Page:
The National Park Service (NPS) says it hopes to partially open both Liberty and Ellis islands this summer, which would be nearly a year after the Oct. 29, 2012 Superstorm Sandy caused massive damage and forced their closures. Docks, the promenade and structures surrounding the statue were among the most severely damaged, as well as the electrical systems, wastewater treatment and security screening equipment.

Photo by Kevin Daley/National Park Service

Liberty Island's severely damaged docks, walkways and other park infrastructure are "key" to a reopening and welcoming visitors back [to that island], says David Luchsinger, superintendent at NPS, which manages the monument. “We have been working diligently on planning efforts so that we can move quickly once funding has been identified,” Luchsinger says. Congress passed funding that will go toward infrastructure repair only a few weeks ago, he says, and so an exact time line for reopening has not been determined.

Officials say that reports earlier this year announcing that the island would reopen to the public by Memorial Day were incorrect.

On Feb. 4, Sen. Charles Schumer (D., NY) urged the Dept. of Interior to set a "hard and fast timeline" for repairing and reopening the island. "The Statue of Liberty is still shuttered more than three months after Sandy struck the city, and tourists, businesses and all New Yorkers need to know that the end is in sight," he said in a statement.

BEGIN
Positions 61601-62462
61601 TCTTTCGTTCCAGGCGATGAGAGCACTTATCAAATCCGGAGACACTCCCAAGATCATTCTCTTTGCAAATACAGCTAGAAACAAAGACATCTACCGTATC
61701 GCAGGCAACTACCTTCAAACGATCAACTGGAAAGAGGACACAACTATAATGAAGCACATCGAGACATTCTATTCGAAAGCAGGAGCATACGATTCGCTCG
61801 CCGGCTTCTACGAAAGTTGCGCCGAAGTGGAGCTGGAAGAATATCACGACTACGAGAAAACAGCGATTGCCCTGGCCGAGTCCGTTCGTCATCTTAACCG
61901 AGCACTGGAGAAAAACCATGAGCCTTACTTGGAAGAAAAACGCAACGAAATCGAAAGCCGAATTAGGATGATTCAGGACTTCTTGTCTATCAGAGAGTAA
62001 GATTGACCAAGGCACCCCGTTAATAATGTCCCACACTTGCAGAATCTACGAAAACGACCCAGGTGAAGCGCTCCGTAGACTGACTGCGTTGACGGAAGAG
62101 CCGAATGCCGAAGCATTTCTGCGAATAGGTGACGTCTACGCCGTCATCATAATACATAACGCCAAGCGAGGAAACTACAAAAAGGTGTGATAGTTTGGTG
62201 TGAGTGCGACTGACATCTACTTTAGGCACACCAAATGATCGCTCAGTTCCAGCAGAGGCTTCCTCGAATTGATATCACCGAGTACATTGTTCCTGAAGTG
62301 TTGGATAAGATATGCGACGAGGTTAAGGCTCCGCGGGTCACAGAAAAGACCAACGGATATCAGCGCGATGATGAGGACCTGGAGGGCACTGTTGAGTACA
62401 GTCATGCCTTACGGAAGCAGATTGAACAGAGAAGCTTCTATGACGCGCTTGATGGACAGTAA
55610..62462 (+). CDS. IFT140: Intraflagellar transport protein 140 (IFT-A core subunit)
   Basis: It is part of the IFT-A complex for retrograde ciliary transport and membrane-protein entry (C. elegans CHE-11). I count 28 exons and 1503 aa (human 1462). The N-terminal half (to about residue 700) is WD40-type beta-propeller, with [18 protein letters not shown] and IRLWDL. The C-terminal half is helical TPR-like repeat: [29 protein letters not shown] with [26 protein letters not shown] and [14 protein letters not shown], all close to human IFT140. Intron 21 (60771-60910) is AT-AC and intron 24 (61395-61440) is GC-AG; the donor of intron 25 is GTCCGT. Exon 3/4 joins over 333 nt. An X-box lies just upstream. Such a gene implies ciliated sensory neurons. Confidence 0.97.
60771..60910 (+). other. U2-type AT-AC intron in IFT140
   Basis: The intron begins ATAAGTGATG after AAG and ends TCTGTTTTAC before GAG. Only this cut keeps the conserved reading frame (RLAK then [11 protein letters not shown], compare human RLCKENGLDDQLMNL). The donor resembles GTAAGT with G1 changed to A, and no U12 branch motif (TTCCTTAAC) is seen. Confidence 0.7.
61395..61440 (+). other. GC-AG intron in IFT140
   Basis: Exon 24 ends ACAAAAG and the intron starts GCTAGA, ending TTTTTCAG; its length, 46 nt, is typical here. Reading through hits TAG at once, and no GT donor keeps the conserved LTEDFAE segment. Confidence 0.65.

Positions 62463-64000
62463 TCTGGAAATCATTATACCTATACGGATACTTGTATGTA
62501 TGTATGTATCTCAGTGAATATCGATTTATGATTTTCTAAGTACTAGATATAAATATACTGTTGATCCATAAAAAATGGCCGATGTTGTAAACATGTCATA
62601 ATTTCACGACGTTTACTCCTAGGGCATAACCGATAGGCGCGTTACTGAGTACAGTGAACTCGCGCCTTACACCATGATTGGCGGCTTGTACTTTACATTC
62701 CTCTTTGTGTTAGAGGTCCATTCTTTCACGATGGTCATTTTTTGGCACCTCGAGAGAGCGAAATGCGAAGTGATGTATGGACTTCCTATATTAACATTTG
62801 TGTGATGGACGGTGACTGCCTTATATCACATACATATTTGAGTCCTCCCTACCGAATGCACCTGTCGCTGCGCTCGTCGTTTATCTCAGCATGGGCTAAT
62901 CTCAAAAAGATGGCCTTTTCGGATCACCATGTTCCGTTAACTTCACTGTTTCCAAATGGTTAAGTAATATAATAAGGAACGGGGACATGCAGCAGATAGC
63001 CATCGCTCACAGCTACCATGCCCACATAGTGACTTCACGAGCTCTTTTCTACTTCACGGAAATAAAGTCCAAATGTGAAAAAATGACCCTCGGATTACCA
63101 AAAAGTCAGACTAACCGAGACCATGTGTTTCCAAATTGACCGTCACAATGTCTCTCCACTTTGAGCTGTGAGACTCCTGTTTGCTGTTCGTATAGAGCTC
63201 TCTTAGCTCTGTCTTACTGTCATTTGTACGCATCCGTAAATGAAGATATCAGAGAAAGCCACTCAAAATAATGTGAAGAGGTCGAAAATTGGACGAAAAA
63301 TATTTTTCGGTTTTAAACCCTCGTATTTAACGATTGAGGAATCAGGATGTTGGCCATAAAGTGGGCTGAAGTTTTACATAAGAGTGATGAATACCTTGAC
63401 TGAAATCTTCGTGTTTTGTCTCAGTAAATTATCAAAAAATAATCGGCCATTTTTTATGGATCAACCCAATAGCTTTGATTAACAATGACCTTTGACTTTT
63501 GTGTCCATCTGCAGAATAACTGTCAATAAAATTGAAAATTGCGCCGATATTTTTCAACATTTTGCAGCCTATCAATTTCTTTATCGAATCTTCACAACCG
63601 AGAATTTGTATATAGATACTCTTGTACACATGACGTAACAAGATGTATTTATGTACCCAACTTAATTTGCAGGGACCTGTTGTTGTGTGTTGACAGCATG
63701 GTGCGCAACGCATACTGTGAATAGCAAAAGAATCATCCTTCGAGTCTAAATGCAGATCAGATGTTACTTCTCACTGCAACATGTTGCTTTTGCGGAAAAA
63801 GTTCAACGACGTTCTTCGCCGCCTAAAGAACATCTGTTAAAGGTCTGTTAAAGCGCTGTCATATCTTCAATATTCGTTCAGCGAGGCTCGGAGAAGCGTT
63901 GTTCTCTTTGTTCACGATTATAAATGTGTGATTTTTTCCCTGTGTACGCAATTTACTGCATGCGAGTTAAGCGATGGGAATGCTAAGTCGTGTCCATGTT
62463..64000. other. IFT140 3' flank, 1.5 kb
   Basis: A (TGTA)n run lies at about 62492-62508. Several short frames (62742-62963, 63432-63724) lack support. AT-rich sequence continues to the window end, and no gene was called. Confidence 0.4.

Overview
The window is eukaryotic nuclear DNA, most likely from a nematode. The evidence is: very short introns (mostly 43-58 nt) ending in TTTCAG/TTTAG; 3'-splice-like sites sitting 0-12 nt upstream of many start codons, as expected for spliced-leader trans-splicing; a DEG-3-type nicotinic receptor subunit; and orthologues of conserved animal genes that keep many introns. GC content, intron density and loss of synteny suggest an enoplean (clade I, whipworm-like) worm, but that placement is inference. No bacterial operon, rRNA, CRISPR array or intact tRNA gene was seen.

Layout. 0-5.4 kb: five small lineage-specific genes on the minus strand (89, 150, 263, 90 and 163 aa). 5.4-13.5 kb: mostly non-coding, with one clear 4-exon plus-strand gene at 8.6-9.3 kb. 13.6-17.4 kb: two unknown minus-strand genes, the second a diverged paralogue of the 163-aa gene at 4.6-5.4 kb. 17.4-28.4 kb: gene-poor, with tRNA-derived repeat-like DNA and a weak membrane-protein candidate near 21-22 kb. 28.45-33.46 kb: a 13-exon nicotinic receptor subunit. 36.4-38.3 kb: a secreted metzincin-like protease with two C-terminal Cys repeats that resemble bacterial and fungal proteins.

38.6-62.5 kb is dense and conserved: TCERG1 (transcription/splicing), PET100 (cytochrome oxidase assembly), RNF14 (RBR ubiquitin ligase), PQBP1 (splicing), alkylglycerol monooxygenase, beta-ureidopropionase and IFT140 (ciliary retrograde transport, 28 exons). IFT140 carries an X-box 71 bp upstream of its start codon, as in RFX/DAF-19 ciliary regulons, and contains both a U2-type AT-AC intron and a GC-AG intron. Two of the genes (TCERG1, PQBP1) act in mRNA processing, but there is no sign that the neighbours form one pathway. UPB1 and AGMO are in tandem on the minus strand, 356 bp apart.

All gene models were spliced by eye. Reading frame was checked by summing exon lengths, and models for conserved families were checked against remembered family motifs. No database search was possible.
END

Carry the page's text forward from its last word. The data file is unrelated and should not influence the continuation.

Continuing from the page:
On Feb. 12, the Federal Highway Administration provided NPS with $28 million in emergency funding to repair New York and New Jersey roads and bridges in federal parks and recreation areas damaged by Sandy. The Statue of Liberty National Monument is slated to receive some of that funding.

Emergency responders initially assessed damages at $59 million after the storm but a complete cost estimate is yet to be determined, says Linda Friar, a spokeswoman at the Statue of Liberty National Monument and Ellis Island.

Joseph A. Natoli Construction Corp., Pine Brook, N.J., under contract with NPS, has already removed Liberty Island's 7,060-sq-ft timber service dock, which is used for equipment and emergency transport access. The estimated cost of the dock's demolition, removal and disposal is about $282,000, NPS says.

Plans are in place to replace the service dock, but the agency is still assessing] how to handle the second dock, which is the main visitor dock, Friar says. Even after the dock work is complete, however, other significant infrastructure projects including power and communications restoration and a security screening facility installation must be completed before the parks can reopen, Friar says.

The Statue of Liberty reopened on Oct. 28, just one day before Sandy pummeled the surrounding New York Harbor, after a one-year, $30-million upgrade. The statue's pedestal and base sustained little or no damage from the storm, which hit just one day after the statue was reopened following a one-year, $30-million renovation project for which Natoli was the contractor.